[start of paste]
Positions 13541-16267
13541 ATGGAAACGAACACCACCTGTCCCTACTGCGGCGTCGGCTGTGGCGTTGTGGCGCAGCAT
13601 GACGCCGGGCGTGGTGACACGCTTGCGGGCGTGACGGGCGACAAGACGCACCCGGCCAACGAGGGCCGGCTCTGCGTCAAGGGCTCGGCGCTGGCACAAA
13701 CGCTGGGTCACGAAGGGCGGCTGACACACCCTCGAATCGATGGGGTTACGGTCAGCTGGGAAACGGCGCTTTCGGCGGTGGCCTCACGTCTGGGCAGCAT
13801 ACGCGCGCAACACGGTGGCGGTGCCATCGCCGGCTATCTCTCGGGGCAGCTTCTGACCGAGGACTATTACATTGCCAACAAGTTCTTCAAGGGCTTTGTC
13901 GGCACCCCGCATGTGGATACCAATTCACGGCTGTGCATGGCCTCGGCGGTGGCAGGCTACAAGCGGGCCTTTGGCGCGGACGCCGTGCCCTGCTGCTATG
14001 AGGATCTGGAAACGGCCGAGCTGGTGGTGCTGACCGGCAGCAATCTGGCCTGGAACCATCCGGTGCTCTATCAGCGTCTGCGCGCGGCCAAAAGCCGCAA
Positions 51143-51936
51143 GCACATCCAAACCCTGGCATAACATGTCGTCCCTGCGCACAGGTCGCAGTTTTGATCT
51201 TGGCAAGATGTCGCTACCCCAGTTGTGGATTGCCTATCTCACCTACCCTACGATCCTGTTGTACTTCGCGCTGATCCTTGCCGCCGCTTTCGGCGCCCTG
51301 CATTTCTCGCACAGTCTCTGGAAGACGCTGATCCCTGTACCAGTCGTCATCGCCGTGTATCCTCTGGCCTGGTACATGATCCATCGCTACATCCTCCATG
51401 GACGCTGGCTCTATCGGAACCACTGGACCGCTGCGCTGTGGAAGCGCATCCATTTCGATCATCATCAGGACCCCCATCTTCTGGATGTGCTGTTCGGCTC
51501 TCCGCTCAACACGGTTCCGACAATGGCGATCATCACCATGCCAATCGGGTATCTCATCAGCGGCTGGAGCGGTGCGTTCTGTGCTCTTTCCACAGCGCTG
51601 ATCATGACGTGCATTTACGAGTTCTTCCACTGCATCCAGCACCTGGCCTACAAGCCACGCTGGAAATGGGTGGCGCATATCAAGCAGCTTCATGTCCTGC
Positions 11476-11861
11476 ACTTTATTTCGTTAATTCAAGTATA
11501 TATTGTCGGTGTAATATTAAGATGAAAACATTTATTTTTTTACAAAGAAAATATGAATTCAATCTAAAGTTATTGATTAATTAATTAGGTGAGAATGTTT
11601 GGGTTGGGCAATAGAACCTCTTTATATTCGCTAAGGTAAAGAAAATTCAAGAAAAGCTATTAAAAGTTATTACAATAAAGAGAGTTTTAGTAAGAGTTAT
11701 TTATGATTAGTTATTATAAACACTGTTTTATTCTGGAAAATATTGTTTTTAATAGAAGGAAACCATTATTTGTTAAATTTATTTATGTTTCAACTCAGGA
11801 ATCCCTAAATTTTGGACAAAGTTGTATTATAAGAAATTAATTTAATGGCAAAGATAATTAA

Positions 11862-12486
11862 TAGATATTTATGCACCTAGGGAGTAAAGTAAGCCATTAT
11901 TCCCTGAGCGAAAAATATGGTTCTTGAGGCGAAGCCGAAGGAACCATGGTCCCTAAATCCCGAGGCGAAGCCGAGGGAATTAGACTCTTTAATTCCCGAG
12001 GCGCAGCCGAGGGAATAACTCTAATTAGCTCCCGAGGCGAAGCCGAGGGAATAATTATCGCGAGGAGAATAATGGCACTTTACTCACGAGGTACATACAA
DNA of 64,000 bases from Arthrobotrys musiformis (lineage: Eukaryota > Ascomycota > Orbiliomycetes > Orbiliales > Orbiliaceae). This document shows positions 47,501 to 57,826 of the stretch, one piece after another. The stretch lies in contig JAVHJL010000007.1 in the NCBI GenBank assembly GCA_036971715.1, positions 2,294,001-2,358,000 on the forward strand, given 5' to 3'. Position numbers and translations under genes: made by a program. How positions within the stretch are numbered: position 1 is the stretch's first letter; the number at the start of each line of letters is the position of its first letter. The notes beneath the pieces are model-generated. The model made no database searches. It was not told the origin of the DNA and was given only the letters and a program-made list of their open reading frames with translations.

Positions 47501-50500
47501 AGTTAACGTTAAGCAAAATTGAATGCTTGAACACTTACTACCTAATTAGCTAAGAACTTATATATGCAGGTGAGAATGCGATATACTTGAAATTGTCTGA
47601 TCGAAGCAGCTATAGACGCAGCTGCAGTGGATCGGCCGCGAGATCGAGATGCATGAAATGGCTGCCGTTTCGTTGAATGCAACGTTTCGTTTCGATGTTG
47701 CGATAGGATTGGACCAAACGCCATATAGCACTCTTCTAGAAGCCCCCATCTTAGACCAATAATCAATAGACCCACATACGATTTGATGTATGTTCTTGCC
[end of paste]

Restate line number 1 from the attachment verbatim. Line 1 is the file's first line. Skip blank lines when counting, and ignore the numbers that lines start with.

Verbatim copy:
Positions 13541-16267